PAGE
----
Eisweins and Ice Wines: Baby, It's
Cold Out There - February 7, 2007
We all know that, behind the scenes, there's a lot of hard,
unglamorous work required in the producing of wines. For
any who have ever picked grapes here in Northern New Mexico,
you well know this is easily some of the hardest, stickiest
labor around. If you're a producer of ice wine or, in Germany,
Eiswein; then most grape pickers have it pretty easy.
credit: Black Star Farms, MI
Imagine having to go out and pick grapes,
in the dead of Winter, the temperature below 20 F, on a
steep 45 slope, a little miner's lamp attached to your head,
at 5:00 in the morning, freezing your kiester off!! THAT
is what you call hard labor!! Yet that is what winemakers
of Ice Wine, in Germany, Canada, and other Northern climes
where grapes are grown, do every Winter. This article discusses
this rare genre of dessert wine.
Pure and simple, ice wine is made from frozen
grapes. The grapes are harvested in the wee hours of the
morning and immediately pressed. The frozen water remains
behind in the grapes. The extracted juice, about 15%-20%
of the normal yield, is very high in both sugar and acid.
This intense syrup is then fermented normally to yield a
very sweet, briskly acidic, dessert wine.
Germany was the first country to make ice
wine; records indicate one being made in Franconia in 1794.
Through the 1800's and into the 1900's, Eiswein were made
infrequently as the cold weather dictated. It was done when
there was a severe freeze and grapes were still hanging
on the vines; not intentionally, but as a means of salvaging
an otherwise lost crop. These early Eisweins were very rare
and not given much serious thought by wine connoisseurs
of the day; and used primarily for personal consumption,
with few bottles making it to market.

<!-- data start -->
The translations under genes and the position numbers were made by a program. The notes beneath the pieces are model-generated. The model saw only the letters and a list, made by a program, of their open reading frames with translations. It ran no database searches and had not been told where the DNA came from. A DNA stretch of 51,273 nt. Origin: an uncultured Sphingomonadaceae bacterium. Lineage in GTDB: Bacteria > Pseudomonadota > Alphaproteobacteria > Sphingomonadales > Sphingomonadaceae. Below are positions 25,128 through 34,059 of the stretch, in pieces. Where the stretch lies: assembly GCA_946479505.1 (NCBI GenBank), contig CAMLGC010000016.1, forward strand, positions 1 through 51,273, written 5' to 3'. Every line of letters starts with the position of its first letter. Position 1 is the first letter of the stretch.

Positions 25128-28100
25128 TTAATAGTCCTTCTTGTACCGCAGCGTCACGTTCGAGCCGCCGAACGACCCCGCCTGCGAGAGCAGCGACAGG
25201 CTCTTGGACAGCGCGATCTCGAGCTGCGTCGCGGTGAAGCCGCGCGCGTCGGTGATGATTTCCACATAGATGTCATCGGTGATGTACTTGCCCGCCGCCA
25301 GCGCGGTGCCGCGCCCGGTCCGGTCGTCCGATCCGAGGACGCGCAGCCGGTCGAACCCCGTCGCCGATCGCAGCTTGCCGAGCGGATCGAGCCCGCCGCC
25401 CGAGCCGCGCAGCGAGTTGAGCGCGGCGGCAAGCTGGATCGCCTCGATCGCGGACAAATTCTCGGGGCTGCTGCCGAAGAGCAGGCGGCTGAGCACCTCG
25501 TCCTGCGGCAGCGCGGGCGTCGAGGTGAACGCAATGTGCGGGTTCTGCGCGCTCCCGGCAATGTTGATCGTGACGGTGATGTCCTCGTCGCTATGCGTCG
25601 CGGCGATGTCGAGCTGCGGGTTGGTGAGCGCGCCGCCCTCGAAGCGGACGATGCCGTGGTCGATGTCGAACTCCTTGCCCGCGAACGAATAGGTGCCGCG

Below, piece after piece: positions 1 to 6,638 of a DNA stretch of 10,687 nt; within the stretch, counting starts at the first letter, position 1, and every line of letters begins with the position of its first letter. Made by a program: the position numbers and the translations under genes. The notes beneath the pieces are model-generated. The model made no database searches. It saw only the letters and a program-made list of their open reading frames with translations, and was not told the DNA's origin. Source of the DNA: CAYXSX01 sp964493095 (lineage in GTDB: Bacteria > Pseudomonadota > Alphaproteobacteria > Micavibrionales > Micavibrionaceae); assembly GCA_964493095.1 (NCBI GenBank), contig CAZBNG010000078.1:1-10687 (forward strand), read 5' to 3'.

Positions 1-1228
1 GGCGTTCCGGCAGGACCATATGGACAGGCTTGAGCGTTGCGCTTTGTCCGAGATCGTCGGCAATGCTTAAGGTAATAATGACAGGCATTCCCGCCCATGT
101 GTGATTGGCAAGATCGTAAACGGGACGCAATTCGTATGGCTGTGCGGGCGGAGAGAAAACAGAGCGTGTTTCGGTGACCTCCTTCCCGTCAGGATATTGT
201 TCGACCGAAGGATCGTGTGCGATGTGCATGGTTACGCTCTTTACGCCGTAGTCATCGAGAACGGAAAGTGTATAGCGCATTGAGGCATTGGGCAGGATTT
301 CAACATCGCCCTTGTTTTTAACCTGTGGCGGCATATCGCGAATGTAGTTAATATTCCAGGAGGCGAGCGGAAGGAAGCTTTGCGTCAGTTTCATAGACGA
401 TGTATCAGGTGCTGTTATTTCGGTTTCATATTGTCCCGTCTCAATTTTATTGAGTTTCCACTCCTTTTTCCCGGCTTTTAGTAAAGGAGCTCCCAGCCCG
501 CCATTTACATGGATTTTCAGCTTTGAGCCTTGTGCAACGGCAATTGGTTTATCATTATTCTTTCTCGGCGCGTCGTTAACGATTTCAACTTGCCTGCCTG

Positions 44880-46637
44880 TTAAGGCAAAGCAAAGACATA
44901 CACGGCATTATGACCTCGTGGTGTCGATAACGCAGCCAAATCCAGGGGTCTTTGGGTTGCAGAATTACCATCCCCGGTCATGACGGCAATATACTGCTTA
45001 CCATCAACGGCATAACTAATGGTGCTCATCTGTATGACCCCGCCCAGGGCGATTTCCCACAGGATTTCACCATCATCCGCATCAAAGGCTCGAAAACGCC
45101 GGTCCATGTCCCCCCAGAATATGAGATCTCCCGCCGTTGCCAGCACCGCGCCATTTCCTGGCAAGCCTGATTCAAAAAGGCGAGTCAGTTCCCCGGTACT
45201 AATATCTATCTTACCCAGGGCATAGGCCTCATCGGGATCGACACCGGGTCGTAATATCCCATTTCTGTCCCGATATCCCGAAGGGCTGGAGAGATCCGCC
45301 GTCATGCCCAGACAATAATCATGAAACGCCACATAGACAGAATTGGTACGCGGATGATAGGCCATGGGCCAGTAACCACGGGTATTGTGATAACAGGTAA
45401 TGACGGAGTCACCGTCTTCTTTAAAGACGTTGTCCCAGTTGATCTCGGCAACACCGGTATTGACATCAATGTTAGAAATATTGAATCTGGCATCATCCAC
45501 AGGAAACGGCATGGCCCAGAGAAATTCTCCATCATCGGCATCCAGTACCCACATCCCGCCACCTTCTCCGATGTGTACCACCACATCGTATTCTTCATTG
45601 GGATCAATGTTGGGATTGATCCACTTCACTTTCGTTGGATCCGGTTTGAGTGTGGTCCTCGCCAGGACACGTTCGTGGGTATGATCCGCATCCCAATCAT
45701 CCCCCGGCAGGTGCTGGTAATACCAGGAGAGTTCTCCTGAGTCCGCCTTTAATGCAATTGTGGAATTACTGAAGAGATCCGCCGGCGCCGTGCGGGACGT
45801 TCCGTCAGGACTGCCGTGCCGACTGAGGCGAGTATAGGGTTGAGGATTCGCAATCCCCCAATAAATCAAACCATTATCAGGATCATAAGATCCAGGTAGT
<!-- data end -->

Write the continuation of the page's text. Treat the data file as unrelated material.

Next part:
It was not until the 1960's that German
winemakers got serious about Eiswein and set about to make
them intentionally, as a matter of course. A block of the
vineyard is set aside for Eiswein production. And then the
wait begins, after the regular harvest is completed, for
a hard freeze to provide the necessary conditions. After
the first light freeze, the vines lose their leaves, leaving
the grapes naked, exposed to the vagaries of nature. Often
the vines are covered by bird netting to prevent those predatations.
Sometines they are covered with plastic sheeting to prevent
rot damage from the rains and snows. Once the temperature
hits 19 F or below, it is legally permitted to harvest the
grapes and make the Eiswein. Sometimes, this is not until
January of the following year.
Obviously, it takes either a very dedicated
winemaker or a nut case to want to make this kind of wine.
And he must have a bunch of masochistic friends at his beck
and call, awaiting morning summons to come pick. Clearly,
because of the effort involved, these wines will not be
Over the years, the Germans have become
the acknowledged master of these (natural) ice wines.
But their cold growing climate is hardly unique. The Canadians
have embraced this genre with a passion, primarily in Ontario
and British Columbia. The first Canadian ice wine was made
in 1973. Walter Hainle, a former textile salesman from Hamburg,
was awaiting delivery of the remaining Riesling crop from